V-1 flying bomb
V-2 missile
V-3 cannon

V-weapons, known in original German as Vergeltungswaffen (German pronunciation: [fɐˈgɛltʊŋsˌvafṇ], German: "retaliatory weapons", "reprisal weapons"), were a particular set of long-range artillery weapons designed for strategic bombing during World War II, particularly strategic bombing and/or aerial bombing of cities.[1][2] They were the V-1, a pulsejet-powered cruise missile; the V-2, a liquid-fueled ballistic missile (often referred to as V1 and V2); and the V-3 cannon. Germany intended to use all of these weapons in a military campaign against Britain, though only the V-1 and V-2 were so used in a campaign conducted 1944–45. After the invasion of western Europe by the Allies, these weapons were also employed against targets on the mainland of Europe, mainly in France and Belgium. Strategic bombing with V-weapons killed approximately 18,000 people, mostly civilians. The cities of London, Antwerp and Liège were the main targets.[3][4]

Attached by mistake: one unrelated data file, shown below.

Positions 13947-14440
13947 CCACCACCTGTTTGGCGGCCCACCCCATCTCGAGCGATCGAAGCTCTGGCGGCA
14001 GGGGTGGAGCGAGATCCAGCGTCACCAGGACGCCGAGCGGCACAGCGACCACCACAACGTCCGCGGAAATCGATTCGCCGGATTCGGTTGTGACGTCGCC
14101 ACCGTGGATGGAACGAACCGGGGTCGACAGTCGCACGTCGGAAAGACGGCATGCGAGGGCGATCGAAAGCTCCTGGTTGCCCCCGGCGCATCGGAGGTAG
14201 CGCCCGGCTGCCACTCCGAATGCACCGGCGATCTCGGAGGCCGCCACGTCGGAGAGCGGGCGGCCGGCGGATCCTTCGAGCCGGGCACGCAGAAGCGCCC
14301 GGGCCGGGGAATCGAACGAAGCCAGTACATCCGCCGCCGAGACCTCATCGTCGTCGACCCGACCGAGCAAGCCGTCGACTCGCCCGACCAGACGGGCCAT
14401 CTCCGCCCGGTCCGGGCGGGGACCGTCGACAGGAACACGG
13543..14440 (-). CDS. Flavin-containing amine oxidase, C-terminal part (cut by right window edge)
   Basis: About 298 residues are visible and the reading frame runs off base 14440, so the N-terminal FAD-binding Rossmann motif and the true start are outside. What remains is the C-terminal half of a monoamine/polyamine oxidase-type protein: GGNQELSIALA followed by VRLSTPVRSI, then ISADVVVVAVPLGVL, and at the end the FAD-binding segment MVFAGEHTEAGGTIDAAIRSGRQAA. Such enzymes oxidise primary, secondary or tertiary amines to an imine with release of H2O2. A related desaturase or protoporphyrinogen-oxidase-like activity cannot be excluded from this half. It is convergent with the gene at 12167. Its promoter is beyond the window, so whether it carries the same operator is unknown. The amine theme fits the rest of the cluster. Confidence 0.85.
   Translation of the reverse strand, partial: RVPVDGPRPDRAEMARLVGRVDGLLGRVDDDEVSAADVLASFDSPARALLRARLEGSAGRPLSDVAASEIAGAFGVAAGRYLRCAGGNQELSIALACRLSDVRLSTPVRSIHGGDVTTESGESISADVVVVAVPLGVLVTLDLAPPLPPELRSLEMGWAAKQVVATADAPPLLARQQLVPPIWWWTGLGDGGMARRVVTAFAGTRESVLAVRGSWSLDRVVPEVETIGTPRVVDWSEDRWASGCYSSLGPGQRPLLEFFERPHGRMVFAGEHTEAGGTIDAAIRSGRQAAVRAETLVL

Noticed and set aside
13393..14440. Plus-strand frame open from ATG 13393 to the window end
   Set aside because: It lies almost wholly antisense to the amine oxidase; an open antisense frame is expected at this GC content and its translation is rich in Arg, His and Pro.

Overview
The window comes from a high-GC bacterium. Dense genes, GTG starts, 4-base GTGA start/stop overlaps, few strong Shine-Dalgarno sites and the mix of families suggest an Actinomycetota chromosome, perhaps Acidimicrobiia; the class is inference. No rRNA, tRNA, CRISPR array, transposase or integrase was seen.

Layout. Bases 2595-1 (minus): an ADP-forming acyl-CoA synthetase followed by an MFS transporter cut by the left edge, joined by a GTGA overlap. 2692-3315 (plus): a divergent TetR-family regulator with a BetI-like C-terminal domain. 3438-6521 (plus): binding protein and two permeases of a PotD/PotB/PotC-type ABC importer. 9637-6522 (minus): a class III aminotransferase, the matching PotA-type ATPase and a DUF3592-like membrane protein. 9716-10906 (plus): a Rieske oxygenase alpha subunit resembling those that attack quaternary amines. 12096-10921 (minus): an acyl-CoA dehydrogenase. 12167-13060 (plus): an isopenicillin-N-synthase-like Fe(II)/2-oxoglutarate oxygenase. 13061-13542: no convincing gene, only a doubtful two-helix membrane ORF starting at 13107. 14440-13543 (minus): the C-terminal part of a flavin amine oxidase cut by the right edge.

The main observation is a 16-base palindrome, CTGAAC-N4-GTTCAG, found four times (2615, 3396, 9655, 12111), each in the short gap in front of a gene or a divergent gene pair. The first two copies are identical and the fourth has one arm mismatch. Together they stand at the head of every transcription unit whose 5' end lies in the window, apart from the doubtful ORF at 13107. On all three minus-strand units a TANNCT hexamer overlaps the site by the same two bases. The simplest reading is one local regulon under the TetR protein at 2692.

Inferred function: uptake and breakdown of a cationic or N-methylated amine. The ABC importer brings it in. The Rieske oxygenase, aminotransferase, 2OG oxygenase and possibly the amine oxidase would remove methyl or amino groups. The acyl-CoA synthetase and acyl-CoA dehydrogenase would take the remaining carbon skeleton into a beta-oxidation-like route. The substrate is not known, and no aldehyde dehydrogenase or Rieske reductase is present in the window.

V-weapons formed part of the range of the so-called Wunderwaffen (superweapons, or "wonderweapons") of Nazi Germany.


As early as 28 June 1940, a strategic bombing rationale had been advanced for the A4 (V-2 rocket) being developed at a meeting between Army Ordnance Chief Emil Leeb and Commander-in-Chief of the Wehrmacht, Walther von Brauchitsch.[5] Following the relative failure of the Baedeker Raids in Britain in 1942, development of both flying bomb and rocket accelerated, with Britain designated as the target.[6] On 29 September 1943, Albert Speer publicly promised retribution against the mass bombing of German cities by a "secret weapon".[7] Then the official 24 June 1944 Reich Propaganda Ministry announcement of the "Vergeltungswaffe 1" guided missile implied that there would be another such weapon.[8] After the first operational A-4 launch in September 1944, the rocket was renamed the V-2.[9] (although no one knows exactly who gave it this name).[10] However, the V-2 operations manual distributed to firing batteries continued to use the A-4 name for the rocket.[11]